My condolences to Kermit the Frog, from whom I stole the title of today’s topic.
Running a green or environmentally friendly stained glass studio is about as successful as trying to get Congress to unanimously pass a bill. In other words, it ain’t happenin’.
Flux (the stuff you use to make solder stick to copper foil) is corrosive. Kilns require electricity to run. Etching takes a whirlwind of things (yes, the pun was intended) including an air compressor (which uses electricity) a shop vac (more electricity) and aluminum oxide (the stuff that actually does the etching, and is mined, separated into various elements and sieved before it ever reaches my door.)
Unfortunately, that’s just the tip of the proverbial iceberg. By far, the biggest “waste” product I create is scrap glass. No recycling center that I’ve found takes truly “mixed glass”. I’ve checked. “Mixed glass” at recycling centers means a mix of clear glass or brown glass or green glass. Mixed glass does not mean blue-and-orange-and-pink-and-EveryColorUnderTheSun mixed together in plastic buckets.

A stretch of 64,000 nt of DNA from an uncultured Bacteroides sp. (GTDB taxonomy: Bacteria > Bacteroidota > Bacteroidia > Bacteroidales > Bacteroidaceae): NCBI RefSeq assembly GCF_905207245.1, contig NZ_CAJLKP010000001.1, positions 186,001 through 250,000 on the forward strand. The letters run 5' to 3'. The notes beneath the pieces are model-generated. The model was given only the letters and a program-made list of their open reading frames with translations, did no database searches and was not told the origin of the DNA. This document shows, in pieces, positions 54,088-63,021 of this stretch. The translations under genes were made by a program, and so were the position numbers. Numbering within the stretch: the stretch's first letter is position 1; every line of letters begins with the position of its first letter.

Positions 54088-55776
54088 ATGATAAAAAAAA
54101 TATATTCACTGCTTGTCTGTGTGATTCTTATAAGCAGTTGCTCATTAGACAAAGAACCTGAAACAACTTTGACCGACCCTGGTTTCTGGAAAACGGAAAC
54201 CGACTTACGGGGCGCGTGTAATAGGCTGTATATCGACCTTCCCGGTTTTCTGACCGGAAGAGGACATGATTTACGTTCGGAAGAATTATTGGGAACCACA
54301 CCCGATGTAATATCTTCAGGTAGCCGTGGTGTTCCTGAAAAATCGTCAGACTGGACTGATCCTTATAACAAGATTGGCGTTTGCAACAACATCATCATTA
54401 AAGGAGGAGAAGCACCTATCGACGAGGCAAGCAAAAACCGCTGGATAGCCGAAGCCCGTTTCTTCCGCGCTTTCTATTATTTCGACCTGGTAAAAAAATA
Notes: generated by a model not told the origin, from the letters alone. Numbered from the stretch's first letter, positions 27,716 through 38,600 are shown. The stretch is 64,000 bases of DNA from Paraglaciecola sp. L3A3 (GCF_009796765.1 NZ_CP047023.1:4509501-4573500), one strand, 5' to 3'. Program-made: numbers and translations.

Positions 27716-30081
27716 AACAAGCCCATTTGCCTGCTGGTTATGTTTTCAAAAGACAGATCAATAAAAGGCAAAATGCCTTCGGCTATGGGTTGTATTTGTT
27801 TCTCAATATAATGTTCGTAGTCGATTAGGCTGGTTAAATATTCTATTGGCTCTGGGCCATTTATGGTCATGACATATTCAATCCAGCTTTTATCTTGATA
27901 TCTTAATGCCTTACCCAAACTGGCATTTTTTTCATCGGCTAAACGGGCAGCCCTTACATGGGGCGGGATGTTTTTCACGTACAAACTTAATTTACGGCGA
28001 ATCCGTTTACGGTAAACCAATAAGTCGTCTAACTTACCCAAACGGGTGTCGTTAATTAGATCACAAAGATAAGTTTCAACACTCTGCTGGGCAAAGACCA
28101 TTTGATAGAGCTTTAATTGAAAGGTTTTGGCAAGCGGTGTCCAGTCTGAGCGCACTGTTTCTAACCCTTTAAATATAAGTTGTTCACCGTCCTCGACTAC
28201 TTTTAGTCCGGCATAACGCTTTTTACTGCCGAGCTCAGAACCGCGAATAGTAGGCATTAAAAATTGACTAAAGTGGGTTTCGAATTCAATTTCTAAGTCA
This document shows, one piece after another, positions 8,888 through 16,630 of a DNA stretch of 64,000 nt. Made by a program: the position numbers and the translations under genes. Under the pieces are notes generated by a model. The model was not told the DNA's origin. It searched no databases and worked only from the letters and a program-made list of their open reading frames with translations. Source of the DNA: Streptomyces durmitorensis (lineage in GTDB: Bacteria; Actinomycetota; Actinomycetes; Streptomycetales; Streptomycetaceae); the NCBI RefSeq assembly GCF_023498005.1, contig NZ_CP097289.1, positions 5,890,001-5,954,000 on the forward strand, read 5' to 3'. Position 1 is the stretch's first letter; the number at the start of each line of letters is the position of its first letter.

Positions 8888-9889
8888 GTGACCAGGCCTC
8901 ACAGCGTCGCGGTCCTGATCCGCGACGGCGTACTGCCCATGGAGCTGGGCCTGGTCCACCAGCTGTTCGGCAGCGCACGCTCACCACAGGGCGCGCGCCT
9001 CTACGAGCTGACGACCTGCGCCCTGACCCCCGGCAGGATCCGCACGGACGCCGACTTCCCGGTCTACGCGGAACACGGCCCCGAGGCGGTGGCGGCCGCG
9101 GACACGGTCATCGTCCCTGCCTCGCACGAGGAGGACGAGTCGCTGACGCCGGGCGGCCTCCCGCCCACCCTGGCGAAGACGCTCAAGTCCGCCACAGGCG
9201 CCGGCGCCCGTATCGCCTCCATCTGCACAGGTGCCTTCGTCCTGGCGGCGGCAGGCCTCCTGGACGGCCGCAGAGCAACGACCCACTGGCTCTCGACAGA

So I brainstormed. I was already making my magnets from small pieces of glass, except that I was cutting down whole sheets of glass to make them, because it was faster and they were uniform in shape. I took a look at my scrap bench, grabbed some glass, and made a few trial magnets in whatever shapes the scrap dictated. I took an informal poll, ’cause frankly, I’m biased, and I liked the way my old ones looked better. Nearly everyone I showed them to liked the new organic shapes more. Thus overruled, I took the hint.
I clean off my scrap bench once a month, and use as much of the scrap as I can to make magnets. It hasn’t fully eliminated my scrap production, as not all glass can be fused (melted), and many glasses cannot be fused together, because their COE (coefficient of expansion) differs. (Mixing COE’s in a stack in a kiln leads to nothing but breakage.) The scrap that I can’t use in magnets goes in boxes, and gets given to aspiring stained glass hobbyists I find on Craigslist.
Making magnets this way is a little slower, and definitely limits my color palette on any given month to whatever is lying around, but I think it’s a better long term decision to help my business “go green”. I also believe that as recycling and upcycling become more mainstream (and therefore, more popular) it will become a bigger selling point as time goes on.
Like my magnets? Buy them here: Molly’s Online Store.